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War as we know it must change dramatically Every hour you spend fighting requires, depending on your platform, 2-10 times more time to be spent repairing or maintaining the vehicles. While fighting is important, every fighting force requires logistics, and needs to be resupplied in the field. Fighter jets are terrible at moving ordinance, it is more ...


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I figure you'd need a few things: Fast aircraft. Very fast. Say contingency-response time down to eyes-on-target in less than an hour. That's about MACH 27 (compare Sprint missile). Globally, so including faff and round-trips say 30,000 miles (~50,000 Km) trip-length. Which would require: Huge amounts of energy to propel an object through the atmosphere, ...


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Killing everything in the sea Have a nanite experiment designed to fix global warming fill the sea with repliacting robots that consume metal and anything within them. Anything that floats in the water will be consumed, and efforts to insert counter agents haven't succeeded. As such, all travel needs to be by air.


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All airplanes need to become seaplanes without losing their tactical abilities; At least cargo airplanes need to increase their payload capacity tenfold (so it can go beyond 1000 tons), without significant increase in operating costs. Navy vessels have advantage of staying deployed for long period of time at a relatively low cost. All existing aircraft ...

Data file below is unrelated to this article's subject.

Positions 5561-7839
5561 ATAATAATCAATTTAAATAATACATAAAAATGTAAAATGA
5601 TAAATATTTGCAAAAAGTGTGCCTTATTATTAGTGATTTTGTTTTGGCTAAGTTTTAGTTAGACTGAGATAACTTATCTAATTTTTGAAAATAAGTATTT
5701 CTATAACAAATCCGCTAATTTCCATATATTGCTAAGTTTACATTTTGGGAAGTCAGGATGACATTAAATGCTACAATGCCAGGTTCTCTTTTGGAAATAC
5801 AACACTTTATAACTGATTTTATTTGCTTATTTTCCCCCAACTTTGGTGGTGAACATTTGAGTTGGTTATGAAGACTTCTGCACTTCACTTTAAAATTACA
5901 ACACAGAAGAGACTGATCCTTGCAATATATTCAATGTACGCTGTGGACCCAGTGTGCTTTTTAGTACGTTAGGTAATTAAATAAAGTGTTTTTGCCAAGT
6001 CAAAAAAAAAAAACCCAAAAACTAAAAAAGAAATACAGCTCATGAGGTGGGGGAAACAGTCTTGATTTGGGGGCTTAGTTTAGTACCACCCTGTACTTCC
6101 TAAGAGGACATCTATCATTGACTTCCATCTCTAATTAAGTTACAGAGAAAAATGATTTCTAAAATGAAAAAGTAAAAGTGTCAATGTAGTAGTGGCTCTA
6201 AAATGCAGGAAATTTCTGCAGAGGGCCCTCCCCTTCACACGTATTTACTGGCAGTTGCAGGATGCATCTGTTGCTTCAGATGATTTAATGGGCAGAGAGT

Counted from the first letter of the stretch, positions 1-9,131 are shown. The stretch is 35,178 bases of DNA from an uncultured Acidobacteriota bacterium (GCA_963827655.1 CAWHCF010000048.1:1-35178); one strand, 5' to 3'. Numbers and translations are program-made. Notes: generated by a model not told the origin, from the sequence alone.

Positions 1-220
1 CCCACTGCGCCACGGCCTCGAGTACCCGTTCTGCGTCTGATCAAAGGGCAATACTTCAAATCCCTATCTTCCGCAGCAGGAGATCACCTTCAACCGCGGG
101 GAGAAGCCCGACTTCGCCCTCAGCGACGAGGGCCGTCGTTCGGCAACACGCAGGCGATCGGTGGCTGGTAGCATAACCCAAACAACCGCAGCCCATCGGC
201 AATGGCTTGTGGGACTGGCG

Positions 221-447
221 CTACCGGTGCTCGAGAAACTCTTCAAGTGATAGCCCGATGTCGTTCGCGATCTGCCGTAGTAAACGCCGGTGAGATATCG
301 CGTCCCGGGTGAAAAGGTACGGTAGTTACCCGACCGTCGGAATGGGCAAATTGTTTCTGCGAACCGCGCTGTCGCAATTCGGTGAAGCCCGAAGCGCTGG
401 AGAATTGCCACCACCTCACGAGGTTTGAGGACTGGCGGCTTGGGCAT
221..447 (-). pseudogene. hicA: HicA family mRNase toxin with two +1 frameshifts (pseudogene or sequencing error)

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Well.. with "next century", let's say in a 100 years, a lot can happen. For aircraft, I'm more optimistic than Keith's answer. It will develop further. Combination is the key (now) Of course, the combination works best: ships have a huge range and provide a base to operate from. Aircraft carriers protected by ships provide the aircraft with a ...


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A miracle. Let's suppose you want to make a show of force against some rival, or in support of an ally. What's more impressive, a carrier task force showing up, or some radar contacts? Who can sit there longer due to greater endurance? Say there's a natural disaster and you want to provide assistance that could end up being several months in duration. Who do ...


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An ever stronger need for processing power and efficiency I don't know if these robots are under threat from other bots in the scrap/material/part/lubricant harvesting sense but whether or not they are shouldn't affect my answer too much. The way I see it, mechanical life would try to increase their processing power as much as possible while trying to ...


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No life ⇒ no longer chain hydrocarbons ⇒ no lubricants for your robots no rubber for any elastic/flexible membranes those robots would benefit